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National Collaborating Centre for Mental Health (UK). Borderline Personality Disorder: Treatment and Management. Leicester (UK): British Psychological Society; 2009. (NICE Clinical Guidelines, No. 78.)



The term ‘borderline personality’ was proposed in the United States by Adolph Stern in 1938 (most other personality disorders were first described in Europe). Stern described a group of patients who ‘fit frankly neither into the psychotic nor into the psychoneurotic group’ and introduced the term ‘borderline’ to describe what he observed because it ‘bordered’ on other conditions.

The term ‘borderline personality organisation’ was introduced by Otto Kernberg (1975) to refer to a consistent pattern of functioning and behaviour characterised by instability and reflecting a disturbed psychological self-organisation. Whatever the purported underlying psychological structures, the cluster of symptoms and behaviour associated with borderline personality were becoming more widely recognised, and included striking fluctuations from periods of confidence to times of absolute despair, markedly unstable self-image, rapid changes in mood, with fears of abandonment and rejection, and a strong tendency towards suicidal thinking and self-harm. Transient psychotic symptoms, including brief delusions and hallucinations, may also be present. The characteristics that now define borderline personality disorder were described by Gunderson and Kolb in 1978 and have since been incorporated into contemporary psychiatric classifications (see Section 2.2).

Either as a result of its position on the ‘border’ of other conditions, or as a result of conceptual confusion, borderline personality disorder is often diagnostically comorbid with depression and anxiety, eating disorders such as bulimia, post-traumatic stress disorder (PTSD), substance misuse disorders and bipolar disorder (with which it is also sometimes clinically confused). An overlap with psychotic disorders can also be considerable. In extreme cases people can experience both visual and auditory hallucinations and clear delusions, but these are usually brief and linked to times of extreme emotional instability, and thereby can be distinguished from the core symptoms of schizophrenia and other related disorders (Links et al., 1989).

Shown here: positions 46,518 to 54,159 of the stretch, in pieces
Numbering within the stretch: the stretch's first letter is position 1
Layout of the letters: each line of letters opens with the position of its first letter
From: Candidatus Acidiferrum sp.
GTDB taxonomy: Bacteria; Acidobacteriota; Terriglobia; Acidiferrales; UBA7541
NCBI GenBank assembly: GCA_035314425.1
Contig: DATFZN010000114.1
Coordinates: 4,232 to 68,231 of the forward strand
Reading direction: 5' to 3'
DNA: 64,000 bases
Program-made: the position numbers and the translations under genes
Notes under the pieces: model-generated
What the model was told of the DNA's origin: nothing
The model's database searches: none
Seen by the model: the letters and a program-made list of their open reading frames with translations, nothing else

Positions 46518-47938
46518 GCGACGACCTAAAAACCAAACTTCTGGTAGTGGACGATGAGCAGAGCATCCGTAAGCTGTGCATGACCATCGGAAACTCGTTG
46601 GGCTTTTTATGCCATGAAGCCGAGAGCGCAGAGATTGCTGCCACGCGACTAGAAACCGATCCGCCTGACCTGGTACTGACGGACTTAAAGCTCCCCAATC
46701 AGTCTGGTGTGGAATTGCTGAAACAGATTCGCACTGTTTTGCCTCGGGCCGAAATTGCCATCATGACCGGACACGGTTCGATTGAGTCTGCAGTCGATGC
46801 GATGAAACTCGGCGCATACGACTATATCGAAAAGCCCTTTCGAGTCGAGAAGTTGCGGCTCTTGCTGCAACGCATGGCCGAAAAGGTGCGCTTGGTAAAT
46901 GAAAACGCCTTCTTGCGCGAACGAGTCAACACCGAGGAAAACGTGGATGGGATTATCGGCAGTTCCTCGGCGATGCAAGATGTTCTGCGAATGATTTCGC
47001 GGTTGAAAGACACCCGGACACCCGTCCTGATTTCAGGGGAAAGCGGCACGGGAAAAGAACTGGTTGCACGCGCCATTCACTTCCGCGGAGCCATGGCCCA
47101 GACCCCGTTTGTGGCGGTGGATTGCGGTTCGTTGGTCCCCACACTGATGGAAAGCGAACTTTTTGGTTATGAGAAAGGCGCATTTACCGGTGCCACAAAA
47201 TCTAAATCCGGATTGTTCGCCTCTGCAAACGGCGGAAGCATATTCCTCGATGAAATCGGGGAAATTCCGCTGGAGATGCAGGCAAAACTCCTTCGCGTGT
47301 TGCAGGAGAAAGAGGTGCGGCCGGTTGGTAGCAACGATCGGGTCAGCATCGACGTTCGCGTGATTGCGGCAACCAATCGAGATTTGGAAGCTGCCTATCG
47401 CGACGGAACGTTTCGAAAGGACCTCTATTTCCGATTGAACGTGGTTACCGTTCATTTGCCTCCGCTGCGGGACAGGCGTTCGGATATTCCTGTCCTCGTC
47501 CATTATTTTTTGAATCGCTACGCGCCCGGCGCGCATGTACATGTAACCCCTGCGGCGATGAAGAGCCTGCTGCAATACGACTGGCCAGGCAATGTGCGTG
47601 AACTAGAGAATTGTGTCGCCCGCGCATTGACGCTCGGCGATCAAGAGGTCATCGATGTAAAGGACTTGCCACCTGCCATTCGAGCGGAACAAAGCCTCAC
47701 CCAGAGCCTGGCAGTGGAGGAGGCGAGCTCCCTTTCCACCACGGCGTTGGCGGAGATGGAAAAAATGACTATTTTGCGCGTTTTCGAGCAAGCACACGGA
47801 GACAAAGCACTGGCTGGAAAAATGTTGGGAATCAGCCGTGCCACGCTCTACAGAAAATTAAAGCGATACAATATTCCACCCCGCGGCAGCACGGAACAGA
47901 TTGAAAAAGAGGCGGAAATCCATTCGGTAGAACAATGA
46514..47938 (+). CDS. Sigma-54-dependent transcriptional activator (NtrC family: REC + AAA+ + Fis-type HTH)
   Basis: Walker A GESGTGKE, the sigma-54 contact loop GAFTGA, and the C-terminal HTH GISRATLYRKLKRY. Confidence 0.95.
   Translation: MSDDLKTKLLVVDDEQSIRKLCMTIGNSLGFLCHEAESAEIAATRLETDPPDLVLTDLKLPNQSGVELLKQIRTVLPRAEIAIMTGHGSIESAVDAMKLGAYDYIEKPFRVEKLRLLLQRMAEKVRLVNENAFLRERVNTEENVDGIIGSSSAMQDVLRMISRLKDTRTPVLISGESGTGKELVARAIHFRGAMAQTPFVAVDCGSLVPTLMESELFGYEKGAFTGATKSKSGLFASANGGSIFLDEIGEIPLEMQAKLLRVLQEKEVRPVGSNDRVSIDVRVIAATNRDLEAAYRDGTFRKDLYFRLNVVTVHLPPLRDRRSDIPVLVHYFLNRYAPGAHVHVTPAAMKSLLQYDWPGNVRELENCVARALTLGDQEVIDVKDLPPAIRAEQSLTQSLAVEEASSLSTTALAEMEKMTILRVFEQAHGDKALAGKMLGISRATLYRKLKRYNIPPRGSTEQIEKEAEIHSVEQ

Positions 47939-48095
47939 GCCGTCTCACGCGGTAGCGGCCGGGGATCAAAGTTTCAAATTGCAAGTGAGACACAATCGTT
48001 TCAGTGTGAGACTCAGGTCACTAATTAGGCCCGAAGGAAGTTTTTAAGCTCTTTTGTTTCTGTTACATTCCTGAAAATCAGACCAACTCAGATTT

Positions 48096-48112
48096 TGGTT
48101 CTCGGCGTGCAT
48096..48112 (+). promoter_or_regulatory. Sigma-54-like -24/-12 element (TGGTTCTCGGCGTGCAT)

The level of comorbidity is so great that it is uncommon to see an individual with ‘pure’ borderline personality disorder (Fyer et al., 1988a). Because of this considerable overlap with other disorders, many have suggested that borderline personality disorder should not be classified as a personality disorder; rather it should be classified with the mood disorders or with disorders of identity. Its association with past trauma and the manifest similarities with PTSD have led some to suggest that borderline personality disorder should be regarded as a form of delayed PTSD (Yen & Shea, 2001). Despite these concerns, borderline personality disorder is a more uniform category than other personality disorders and is probably the most widely researched of the personality disorders. While some people with borderline personality disorder come from stable and caring families, deprivation and instability in relationships are likely to promote borderline personality development and should be the focus of preventive strategies.